Faculty research assists successful appeal in family law case
June 26, 2018
An important decision in a family law case was decided by the Ontario Court of Appeal. A parent was denied access to a child’s personal information records from the Office of the Children’s Lawyer during an appeal.
The Appeals court cited important principles about children’s rights from the work of Dr. Rachel Birnbaum and her colleague Dr. Nicholas Bala stating: “Over the past several years, courts have taken great initiative to seek out and consider the views and preferences of the child. Professors Birnbaum and Bala explain:
The movement towards child inclusion in decision-making in education, medical treatment, and various areas of the law, including separation and divorce, has grown over the last decade. Studies have explored children’s rights as citizens, children’s perspectives on family relationships and what is a family, and children’s attitudes about parental separation and participation in the decision-making process about post-separation parenting. Research clearly suggests that children’s inclusion in the post-separation decision-making process is important to the promotion of their well-being.”
The Court found that safeguarding children’s privacy rights supersedes parental rights. This decision is in line with Bill C-78, an act to amend the Divorce Act, which focuses on a heightened awareness of children’s rights and ensuring children’s voices are heard in cases that affect their well-being.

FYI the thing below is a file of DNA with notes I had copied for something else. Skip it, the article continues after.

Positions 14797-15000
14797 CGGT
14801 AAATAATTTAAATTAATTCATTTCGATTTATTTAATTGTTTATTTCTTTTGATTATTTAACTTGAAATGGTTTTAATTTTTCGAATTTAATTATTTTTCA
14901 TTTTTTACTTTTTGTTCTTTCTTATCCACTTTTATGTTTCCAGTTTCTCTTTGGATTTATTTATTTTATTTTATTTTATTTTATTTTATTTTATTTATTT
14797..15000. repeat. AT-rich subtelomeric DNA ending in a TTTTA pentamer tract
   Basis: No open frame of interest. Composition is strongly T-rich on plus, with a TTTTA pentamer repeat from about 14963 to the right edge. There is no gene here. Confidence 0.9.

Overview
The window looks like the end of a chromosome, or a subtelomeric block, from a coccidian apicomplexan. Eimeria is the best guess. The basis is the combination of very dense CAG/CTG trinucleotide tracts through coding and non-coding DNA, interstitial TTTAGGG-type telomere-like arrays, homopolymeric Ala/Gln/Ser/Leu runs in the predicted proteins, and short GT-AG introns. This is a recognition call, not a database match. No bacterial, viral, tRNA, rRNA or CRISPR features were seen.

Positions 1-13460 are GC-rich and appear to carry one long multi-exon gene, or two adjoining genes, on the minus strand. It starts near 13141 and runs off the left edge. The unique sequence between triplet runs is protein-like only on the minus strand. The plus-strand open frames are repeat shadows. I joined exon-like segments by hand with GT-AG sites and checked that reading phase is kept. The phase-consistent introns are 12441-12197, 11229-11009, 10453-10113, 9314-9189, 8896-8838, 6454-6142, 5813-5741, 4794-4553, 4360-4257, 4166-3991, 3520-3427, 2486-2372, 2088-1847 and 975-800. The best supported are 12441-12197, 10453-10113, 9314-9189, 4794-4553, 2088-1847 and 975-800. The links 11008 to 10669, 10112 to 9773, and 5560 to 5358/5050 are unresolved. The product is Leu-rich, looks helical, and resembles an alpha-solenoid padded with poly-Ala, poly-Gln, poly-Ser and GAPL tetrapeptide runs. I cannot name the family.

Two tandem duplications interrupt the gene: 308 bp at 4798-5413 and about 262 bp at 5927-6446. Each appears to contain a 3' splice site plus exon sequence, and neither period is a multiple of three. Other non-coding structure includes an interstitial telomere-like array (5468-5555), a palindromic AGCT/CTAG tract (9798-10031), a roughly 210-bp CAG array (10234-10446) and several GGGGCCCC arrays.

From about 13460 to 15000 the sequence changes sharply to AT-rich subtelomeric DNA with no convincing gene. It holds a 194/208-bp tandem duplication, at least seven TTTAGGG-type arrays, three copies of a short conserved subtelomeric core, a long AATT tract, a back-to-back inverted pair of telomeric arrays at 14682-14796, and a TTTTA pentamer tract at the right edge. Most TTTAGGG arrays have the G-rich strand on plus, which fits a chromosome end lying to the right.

Dr. Birnbaum is cross-appointed at King’s as a Professor in the School of Social Work at and in the Department of Interdisciplinary Studies in the Childhood and Social Institutions program. She has a unique set of qualifications which intersect the world of Social Work and Law as a Ph.D in Social Work and a Master of Law recipient. Her work examines the integration of theory, research and practice as it relates to Canadian children who are experiencing separation and divorce. Her research explores and influences policies defining the role that children can, and should, have within social and legal structures. She was named a member of the College of New Scholars, Artists and Scientists, Royal Society of Canada in 2016.